The problem of overstaffing, Article, paragraph, preventive measures
Overpopulation: Serious problem
The problem of overpopulation arises when the population of a species exceeds the carrying capacity of its ecological divide. Overpopulation is a function of the number of people in relation to the resources that are essential for their existence, such as water and essential nutrients. This may be due to increased fertility, reduced mortality, increased immigration or unwarranted biological change, and resource depletion.
Description of the problem of overpopulation, ArticleDescription of the problem of overpopulation, ArticlePreventive measures
In the wild, the crisis of overpopulation of species is often overcome by the growth of predator populations. Predators tend to look for signs of weakness in their prey, which is why they eat older or unhealthy animals first. It also has the disadvantage of managing the predator population and ensuring that it develops to support the inherited traits that make it possible to escape from predators.
How can overpopulation be controlled?
In restricted predators, species are restricted by the resources they can find in their environment, but this does not automatically control overpopulation, at least not in the short term. An enormous amount of resources can cause a population growth that ultimately produces more people than the environment can bear. Under these conditions, hunger, thirst, and sometimes aggressive competition for scarce resources can cause a dramatic population decline in a very short period of time.
Some species seem to have a certain degree of self-control as individuals stop mating when they are in an overcrowded environment. This chosen abstinence can be caused by stress or pheromones.
Under ideal conditions, as animal populations increase, so does the number of predators feeding on that particular animal. Animals with congenital malformations or weak genes cannot compete for food with stronger, healthier animals.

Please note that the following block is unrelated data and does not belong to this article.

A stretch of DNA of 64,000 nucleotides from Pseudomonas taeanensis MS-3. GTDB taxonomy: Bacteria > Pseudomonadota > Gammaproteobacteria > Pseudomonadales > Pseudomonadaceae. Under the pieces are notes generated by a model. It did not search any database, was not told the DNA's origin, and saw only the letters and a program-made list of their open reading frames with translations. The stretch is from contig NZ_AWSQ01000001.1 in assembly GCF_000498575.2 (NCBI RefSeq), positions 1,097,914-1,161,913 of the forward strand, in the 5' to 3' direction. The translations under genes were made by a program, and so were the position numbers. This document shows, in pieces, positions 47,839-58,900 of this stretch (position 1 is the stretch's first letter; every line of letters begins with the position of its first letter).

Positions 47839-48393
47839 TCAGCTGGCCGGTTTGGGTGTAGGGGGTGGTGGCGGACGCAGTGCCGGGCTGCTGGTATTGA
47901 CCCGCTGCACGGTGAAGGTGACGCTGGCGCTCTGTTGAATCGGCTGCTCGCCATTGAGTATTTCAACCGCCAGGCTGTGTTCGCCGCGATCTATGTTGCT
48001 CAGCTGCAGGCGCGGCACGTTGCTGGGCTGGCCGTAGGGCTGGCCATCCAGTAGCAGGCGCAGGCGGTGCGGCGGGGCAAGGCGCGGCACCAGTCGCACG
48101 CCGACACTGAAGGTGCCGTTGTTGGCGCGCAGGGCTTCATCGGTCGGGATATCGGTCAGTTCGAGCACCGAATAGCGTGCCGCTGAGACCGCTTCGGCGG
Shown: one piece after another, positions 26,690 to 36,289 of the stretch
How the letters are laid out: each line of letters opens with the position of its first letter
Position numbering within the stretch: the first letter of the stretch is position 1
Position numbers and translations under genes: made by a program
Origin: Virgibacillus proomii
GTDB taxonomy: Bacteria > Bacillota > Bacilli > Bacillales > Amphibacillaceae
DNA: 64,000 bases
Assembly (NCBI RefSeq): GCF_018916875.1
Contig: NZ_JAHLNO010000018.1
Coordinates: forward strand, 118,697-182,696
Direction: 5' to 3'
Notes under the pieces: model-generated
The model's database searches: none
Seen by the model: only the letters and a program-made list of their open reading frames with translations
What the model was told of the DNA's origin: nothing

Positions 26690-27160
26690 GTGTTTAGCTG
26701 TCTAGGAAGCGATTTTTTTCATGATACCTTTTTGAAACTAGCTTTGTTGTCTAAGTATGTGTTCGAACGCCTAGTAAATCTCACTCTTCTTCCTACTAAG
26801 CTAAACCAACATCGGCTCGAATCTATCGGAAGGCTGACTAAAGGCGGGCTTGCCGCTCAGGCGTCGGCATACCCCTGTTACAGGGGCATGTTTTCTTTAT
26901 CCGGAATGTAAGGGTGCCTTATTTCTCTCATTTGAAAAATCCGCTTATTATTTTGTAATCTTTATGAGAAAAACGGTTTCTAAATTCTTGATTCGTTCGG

In fact, a non-indigenous animal may have advantages over native animals, such as B. that it is unsuitable for resident predators. If left unattended, such an animal can quickly become overcrowded and wreak havoc on the environment.
Human overpopulation Problem
The human population has been growing steadily since the end of the Black Death in the 1400s, although the most significant increase took place in the last 50 years, largely due to medical advances and increased agricultural productivity. Since the 1980s, population growth has slowed down. The United Nations Population Division estimates that world population growth will come to a virtual standstill by 2050, stabilizing at around 9.15 billion people (in 2011). Most current estimates of the earth’s carrying capacity under current conditions are around 4 to 16 billion people. In 2013, the population is estimated at 7 billion people. The world’s population is expected to grow by a further 1 billion people by 2025. Depending on the estimate of overpopulation used, there may or may not be human overpopulation.
The InterAcademy Declaration on Population Growth (circa 1994) states that many environmental problems, such as increasing carbon dioxide intensity, global warming, and toxic waste, are caused by population growth. Other disasters linked to overpopulation are the increased demand for resources such as drinking water and food, hunger and malnutrition, the use of natural resources – such as fossil fuels – which is faster than their renewal, and the deterioration of living conditions. However, some believe that inappropriate use and over-consumption, especially by rich countries, is more harmful to the environment than overpopulation.
We need to act quickly to solve this problem, and this can be done by drawing attention to the disadvantages of overpopulation, otherwise, we will face a huge crisis in the coming years.